Copyright 2020 Melanie Spiller. All rights reserved.
The Full-Page Dilemma
MelanieSpiller and Coloratura Consulting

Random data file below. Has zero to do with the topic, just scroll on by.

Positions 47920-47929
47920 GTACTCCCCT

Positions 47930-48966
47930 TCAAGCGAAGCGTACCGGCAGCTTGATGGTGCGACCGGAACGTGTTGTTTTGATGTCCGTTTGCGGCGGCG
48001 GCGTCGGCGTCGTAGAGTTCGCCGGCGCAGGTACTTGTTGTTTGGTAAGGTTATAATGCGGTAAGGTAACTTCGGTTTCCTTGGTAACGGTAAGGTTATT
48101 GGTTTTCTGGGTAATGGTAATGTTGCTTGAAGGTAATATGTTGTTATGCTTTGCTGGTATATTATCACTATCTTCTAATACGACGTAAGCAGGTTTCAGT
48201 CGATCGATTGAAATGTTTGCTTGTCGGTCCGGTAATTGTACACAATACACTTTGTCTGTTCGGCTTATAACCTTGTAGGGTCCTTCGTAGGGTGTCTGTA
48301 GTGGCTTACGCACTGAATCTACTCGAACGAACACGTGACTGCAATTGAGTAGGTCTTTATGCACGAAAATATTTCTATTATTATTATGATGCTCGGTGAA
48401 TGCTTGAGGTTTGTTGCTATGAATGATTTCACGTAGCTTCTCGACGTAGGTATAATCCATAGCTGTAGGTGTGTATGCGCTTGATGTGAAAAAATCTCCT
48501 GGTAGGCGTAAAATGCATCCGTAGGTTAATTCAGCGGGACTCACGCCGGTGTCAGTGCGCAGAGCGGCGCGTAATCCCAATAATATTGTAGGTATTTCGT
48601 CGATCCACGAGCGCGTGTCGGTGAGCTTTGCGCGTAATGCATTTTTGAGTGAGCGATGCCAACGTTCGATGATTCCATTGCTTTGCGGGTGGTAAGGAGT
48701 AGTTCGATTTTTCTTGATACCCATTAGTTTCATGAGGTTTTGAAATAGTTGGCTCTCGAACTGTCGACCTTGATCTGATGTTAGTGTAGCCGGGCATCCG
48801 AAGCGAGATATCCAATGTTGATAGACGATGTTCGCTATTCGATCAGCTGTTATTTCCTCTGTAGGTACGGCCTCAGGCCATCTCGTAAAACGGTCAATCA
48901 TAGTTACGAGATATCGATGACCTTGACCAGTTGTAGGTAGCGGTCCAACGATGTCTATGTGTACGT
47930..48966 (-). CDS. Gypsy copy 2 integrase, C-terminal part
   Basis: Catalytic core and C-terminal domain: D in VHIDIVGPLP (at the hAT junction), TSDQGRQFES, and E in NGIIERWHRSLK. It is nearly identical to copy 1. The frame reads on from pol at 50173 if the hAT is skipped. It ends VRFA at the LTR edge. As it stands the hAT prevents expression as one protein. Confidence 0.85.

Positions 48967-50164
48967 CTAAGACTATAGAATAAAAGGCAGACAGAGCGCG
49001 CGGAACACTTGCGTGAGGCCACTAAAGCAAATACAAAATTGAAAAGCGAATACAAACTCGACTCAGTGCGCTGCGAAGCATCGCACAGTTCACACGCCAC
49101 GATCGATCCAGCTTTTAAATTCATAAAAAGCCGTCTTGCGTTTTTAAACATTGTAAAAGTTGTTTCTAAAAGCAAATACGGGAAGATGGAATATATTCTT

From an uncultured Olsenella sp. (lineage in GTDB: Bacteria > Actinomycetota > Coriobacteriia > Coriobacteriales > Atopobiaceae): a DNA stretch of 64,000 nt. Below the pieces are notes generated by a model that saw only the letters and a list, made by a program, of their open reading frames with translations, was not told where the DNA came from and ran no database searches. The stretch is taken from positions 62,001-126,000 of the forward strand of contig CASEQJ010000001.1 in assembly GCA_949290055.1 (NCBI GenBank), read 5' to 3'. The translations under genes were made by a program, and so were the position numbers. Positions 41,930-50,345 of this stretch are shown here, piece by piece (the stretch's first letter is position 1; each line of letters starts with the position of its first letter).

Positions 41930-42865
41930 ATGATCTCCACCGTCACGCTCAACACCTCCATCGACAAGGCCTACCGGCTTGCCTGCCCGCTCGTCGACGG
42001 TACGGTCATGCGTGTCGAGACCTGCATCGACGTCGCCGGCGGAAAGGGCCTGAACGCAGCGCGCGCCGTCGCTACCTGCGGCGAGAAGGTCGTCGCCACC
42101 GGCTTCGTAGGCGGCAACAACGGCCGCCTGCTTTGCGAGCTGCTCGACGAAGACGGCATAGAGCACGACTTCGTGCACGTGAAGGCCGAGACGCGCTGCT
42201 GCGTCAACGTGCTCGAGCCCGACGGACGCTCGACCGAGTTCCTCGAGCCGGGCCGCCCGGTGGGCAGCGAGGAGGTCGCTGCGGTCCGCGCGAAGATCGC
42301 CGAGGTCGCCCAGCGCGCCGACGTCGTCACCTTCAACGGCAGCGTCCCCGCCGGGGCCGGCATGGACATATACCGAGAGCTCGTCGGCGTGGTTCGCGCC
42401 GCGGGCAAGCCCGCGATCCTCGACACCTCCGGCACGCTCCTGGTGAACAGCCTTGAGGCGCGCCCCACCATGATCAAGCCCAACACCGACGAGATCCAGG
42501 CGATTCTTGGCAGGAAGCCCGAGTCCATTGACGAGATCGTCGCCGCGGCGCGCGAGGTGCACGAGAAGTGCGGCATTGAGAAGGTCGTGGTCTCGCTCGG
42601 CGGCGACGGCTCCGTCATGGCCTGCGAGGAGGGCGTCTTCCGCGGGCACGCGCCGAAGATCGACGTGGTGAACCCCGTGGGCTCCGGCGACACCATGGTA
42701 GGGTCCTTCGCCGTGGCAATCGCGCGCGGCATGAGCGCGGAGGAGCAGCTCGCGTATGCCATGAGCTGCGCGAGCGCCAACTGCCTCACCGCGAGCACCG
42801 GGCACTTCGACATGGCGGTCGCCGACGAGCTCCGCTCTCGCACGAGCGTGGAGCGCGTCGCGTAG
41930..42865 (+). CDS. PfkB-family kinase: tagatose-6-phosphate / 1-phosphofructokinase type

I always thought that facing the blank page was many writers’ problem. I don’t struggle with it much, myself. But lots of writers have told me about it and I believe it’s a real problem. I have the opposite problem. I’ve written and written and the first draft is finished, and now I have to revise. If someone gives me feedback and tells me where I’m too wordy or the metaphor doesn’t work, I’m eager and ready to do the work of repairing it. But left to my own devices?I think the trouble is that I am very comfortable writing. I like words—I like their nuance and their infinite variety. And, I play with words. I love a pun, I love collectives (I collect them), and I often enjoy using a word that’s appropriate but not often called upon in a given circumstance. So when I reread my work, I’m embarrassed to say, I enjoy reading what I’ve written. Oh, it’s not that I’m not critical of my own work. It’s that as I attempt to revise it, I often compound the problem by being, well, me during the revision. I suspect that the trick is to try to read as if I were someone else. If someone called Adrienne (my dear friend) were to read, what would she call out as convoluted or misdirecting? Or what about my dad, who doesn’t like it when it’s sarcastic or snarky? I think there’s a certain handicap to writing easily. Perhaps if I agonized over the words, there wouldn’t be so many of them. (I think my worst offense is wordiness.) Here I sit with several complete (and lengthy) documents ready for revision. The most pressing are a work project, my travel journal/memoir/travel guide, and my historical novel. Oh, and I’m not counting the two and a half novels that I wrote off and on during the early 2000s. Those are just gathering dust.I have the next historical novel bubbling away under the mild-mannered surface. It’s so much more appealing to start the new thing than to do the disciplined, gown-up, and responsible thing and revise my finished works before starting the new. After all, if I do the second drafts, I lose the excuse for not getting published. <Grumble>Let’s look at what’s stopping me. The work project isn’t a priority for the department, so it’s hard to scrape time together to focus on it. Not only that, perhaps no one will look at it when it’s finished anyway.The travel journal/memoir/travel guide has been in the works since 1998, and frankly, although I’m thrilled to have finished the first version of it, the revision from travel guide to memoir format is so huge that I don’t want to do it. I’d rather clean the house or something. Once I get started, I know it will be fine, but it’s the getting started that is the hard part. It’s the full-page dilemma.The fun one, the historical novel, well, I’m waiting for feedback from my writing group. Even though they’ve reviewed the early chapters and I figured out how to solve some basic problems within those early chapters and they’re going to review the rest next month. Uh huh. I could get started. But not having the whole thing reviewed is an excuse so I don’t have to start. Look at me. I’m sitting here blogging about not starting rather than starting. <Grumble>